Above all, aspiring writers must read, read, read, especially in the genre in which you want to write. Know what the classics are; know what the bestsellers are; know what's selling now, not what sold last year.

And write, write, write. It's my personal belief that all of us have a certain amount of dreck that we have to write before we can get down to the real stuff--the things that only we can write, the stories only we can tell."

Wishing each of you all the best in your own writing journeys,

Marta Perry

Visit me on Facebook at Marta Perry Books
MURDER IN PLAIN SIGHT, Amish suspense, HQN Books, Dec., 2010
SARAH'S GIFT, Pleasant Valley Amish Book 4, Berkley Books, March, 2011
VANISH IN PLAIN SIGHT, Amish suspense book 2, HQN Books, June, 2011

Thursday, February 17, 2011

Featured Author - D.B. Henson

One of the reasons I chose D.B. Henson is because of her story. It's not typical like those who went the usual route trying to get an agent as far as being rejected and then plugging along like this for a time before becoming published.

D.B. took advantage of what the new era has to offer - the power of the internet. She published herself, and in doing so, landed an agent. Her first novel Deed to Death is an Amazon Kindle bestseller, and I'm sure this is just the beginning of a long and prosperous career. For those of you toying with the idea of self-publishing, this is for you.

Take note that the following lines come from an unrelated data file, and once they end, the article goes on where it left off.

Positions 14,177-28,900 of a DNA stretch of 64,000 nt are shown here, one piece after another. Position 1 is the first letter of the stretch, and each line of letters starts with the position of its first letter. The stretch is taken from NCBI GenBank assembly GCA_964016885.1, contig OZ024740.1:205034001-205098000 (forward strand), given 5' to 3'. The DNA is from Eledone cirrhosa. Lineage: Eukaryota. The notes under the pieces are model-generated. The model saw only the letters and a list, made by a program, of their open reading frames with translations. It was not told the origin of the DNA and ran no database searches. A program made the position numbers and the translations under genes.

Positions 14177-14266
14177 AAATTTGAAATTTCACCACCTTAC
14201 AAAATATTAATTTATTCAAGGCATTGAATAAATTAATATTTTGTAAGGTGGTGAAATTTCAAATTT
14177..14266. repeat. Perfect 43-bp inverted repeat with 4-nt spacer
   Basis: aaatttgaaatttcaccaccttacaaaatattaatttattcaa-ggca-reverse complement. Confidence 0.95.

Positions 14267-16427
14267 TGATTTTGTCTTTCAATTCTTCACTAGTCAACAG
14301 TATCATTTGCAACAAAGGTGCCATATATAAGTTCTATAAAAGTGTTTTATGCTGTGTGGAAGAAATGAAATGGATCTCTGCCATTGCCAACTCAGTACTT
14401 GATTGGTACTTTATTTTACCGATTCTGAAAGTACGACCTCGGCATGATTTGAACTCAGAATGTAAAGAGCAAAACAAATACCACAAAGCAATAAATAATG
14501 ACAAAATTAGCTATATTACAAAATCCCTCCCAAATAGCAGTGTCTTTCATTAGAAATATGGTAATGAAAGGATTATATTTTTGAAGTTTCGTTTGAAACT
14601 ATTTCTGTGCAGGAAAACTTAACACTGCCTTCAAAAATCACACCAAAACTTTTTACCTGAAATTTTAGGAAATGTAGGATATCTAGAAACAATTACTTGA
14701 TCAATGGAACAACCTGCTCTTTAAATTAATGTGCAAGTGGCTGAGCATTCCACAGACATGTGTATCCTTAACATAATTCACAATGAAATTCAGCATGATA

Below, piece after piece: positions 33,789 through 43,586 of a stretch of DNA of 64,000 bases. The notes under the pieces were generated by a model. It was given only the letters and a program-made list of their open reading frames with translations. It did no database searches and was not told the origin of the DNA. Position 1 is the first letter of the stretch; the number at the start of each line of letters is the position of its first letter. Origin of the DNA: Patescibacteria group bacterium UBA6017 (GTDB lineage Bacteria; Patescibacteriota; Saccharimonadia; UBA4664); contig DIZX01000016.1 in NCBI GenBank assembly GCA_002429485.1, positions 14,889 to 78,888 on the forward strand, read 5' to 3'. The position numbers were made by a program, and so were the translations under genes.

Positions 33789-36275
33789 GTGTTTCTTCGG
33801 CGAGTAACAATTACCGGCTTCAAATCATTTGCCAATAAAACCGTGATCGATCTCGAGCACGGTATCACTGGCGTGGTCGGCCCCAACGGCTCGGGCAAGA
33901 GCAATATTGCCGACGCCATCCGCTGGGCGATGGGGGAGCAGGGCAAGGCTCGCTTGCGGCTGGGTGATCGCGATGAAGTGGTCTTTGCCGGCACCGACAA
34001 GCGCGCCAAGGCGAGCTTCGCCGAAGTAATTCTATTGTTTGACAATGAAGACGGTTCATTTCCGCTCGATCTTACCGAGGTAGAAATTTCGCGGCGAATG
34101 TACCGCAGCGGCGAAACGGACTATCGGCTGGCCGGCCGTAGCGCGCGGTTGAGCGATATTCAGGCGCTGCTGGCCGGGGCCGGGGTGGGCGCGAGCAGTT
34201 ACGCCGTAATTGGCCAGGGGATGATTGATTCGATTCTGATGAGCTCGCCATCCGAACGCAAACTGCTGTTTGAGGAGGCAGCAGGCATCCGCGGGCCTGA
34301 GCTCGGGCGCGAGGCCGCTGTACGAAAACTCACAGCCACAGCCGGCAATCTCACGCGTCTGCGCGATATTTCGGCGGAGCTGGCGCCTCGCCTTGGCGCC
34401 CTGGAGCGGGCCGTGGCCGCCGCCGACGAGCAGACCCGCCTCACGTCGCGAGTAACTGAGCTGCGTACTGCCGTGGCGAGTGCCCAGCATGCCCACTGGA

"My story is not typical; I did not choose a route to publication that would lead to rejections. When I was finishing Deed to Death, my first novel, I read about Joe Konrath’s success self-publishing on Amazon. Rather than querying agents which could take months, I decided to follow Joe’s lead and upload the book to Amazon myself. I reasoned that if the book sold, it would help me to secure an agent for my next novel. I had no idea Deed to Death would become so popular. It caught the attention of Noah Lukeman, president of Lukeman Literary Management. He just recently sold the book to Simon & Schuster.

The best advice I received was from Joe Konrath – to self-publish. Had I not gone that route, I would probably be sitting amidst a pile of rejection letters.

Question: Do you have any advice for aspiring writers about the industry?

Answer: The industry is rapidly changing. I believe the future lies in e-books, however, I think there will still be a market for paper books for several years to come.

Question: What books did you read that you feel are must reads for new writers?